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Vascular Center New Britain General campus:
(860) 224-5193

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Peripheral Vascular Disease

PVD

As we age, fatty deposits, cholesterol, calcium, and other substances build up in our arteries as plaque. Plaque can narrow and stiffen the arteries — called atherosclerosis, or hardening of the arteries.

The plaque limits blood flow, which can cause heart disease or other serious problems throughout the body. Smokers and people with high blood pressure, heart disease and diabetes are more prone to atherosclerosis.

Peripheral vascular disease occurs when plaque builds up in the arteries to the legs, cutting off blood supply. Many people with PVD have no symptoms or very subtle symptoms they might discover while visiting their doctor for another problem. More advanced PVD can cause pain, fatigue and difficulty walking even short distances.

Treatments

Many PVD patients can be treated with risk factor modification: quitting smoking, eating healthier, exercising and controlling diabetes and blood pressure. Aspirin and other blood-thinning medications, as well as cholesterol-lowering medications can also help.

Angioplasty and stenting

This procedure breaks up plaque in the arteries and uses a wire mesh device called a stent to keep the artery open.

The procedure:

You will be given local anesthesia. The doctor will insert a catheter into your groin area and guide it to the blockage using fluoroscopy(a moving X-ray image projected onto a monitor).

During the angioplasty, a tiny balloon is inserted through the catheter into the artery and expanded one or more times to break up the plaque and open the artery. To keep the artery open, the doctor will then insert the stent through the catheter. Once in place at the former blockage site, the stent can be expanded to hold the artery open.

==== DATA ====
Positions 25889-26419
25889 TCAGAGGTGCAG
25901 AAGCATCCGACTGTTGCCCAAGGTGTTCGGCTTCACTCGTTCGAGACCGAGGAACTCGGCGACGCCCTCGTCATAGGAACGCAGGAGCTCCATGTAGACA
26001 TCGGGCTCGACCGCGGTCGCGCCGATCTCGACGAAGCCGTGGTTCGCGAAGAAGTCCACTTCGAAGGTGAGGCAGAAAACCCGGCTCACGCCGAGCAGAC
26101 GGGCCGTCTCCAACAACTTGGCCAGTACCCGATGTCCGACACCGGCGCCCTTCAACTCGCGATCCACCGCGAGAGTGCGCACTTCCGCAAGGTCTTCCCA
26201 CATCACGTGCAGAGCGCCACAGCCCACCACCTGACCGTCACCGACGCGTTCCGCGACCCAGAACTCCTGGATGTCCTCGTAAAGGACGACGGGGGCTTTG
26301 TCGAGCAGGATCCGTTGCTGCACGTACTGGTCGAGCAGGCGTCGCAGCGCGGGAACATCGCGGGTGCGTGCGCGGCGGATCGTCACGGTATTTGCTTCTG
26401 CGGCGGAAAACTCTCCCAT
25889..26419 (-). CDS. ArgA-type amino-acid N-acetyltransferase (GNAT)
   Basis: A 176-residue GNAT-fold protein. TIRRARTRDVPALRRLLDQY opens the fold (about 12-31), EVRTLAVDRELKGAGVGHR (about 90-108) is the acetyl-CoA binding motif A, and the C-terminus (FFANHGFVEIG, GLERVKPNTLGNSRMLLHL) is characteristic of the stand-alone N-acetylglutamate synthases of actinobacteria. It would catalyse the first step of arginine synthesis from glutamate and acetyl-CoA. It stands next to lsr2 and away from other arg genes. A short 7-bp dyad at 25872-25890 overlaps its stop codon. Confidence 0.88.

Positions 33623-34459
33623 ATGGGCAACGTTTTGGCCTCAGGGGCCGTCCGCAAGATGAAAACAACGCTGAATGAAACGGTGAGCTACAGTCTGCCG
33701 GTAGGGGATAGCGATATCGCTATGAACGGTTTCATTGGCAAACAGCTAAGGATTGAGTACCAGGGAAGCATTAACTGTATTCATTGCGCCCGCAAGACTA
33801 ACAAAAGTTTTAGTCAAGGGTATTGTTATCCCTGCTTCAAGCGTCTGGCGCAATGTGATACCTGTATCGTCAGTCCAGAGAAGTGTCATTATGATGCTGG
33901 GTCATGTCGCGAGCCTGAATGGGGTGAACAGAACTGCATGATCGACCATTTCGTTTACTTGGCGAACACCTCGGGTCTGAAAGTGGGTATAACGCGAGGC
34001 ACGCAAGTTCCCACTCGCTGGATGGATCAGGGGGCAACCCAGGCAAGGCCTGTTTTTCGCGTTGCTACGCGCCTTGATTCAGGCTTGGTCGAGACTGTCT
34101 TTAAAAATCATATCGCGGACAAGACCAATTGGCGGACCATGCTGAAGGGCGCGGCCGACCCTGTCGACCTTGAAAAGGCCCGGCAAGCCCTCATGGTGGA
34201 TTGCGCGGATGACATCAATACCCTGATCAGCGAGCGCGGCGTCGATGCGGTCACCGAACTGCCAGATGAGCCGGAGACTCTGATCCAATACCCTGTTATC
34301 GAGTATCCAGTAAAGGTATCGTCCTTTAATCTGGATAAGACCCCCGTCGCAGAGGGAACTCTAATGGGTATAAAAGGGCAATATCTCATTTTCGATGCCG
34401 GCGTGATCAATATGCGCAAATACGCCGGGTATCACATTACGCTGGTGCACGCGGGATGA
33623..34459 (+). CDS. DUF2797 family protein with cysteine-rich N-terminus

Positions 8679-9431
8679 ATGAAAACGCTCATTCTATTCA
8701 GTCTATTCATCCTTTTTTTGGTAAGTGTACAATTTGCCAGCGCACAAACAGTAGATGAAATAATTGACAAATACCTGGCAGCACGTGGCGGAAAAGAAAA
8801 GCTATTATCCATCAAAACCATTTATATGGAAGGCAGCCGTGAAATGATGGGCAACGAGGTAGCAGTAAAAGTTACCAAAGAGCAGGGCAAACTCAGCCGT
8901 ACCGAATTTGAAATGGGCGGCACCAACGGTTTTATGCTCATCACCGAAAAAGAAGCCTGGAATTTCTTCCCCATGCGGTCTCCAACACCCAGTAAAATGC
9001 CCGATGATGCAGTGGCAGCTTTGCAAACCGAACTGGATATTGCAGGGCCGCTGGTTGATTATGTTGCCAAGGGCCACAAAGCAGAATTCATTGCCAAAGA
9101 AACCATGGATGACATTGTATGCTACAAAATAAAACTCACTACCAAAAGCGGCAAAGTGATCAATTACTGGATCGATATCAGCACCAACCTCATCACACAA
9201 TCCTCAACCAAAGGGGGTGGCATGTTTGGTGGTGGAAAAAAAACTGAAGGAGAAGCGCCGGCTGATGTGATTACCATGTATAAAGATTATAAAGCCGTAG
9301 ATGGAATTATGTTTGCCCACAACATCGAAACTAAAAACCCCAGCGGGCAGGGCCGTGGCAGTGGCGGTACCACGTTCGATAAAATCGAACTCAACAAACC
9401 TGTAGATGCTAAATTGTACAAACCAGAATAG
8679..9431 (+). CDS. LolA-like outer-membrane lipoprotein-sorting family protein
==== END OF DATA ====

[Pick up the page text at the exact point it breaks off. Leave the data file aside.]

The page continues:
Bypass

The traditional surgical treatment for blocked arteries in the legs and other areas of the body. Surgeons create a new artery — or "graft" — for blood to flow through and attach it above and below the blocked area of the artery, bypassing the blockage. The graft may be artificial or created from a piece of a patient's vein.

The procedure:

You may receive general or regional anesthesia, depending on various factors. If your graft will be created from one of your veins, the surgeon will first remove the portion of the vein. Surgeons usually use the great saphenous vein, which runs from your foot to your groin.

The surgeon then makes an incision to access the blocked artery, then stitches the graft into place on the artery - with one end above and one below the blockage. After ensuring there is good blood flow through the graft (with no leaks), the surgeon will close the incision in your skin.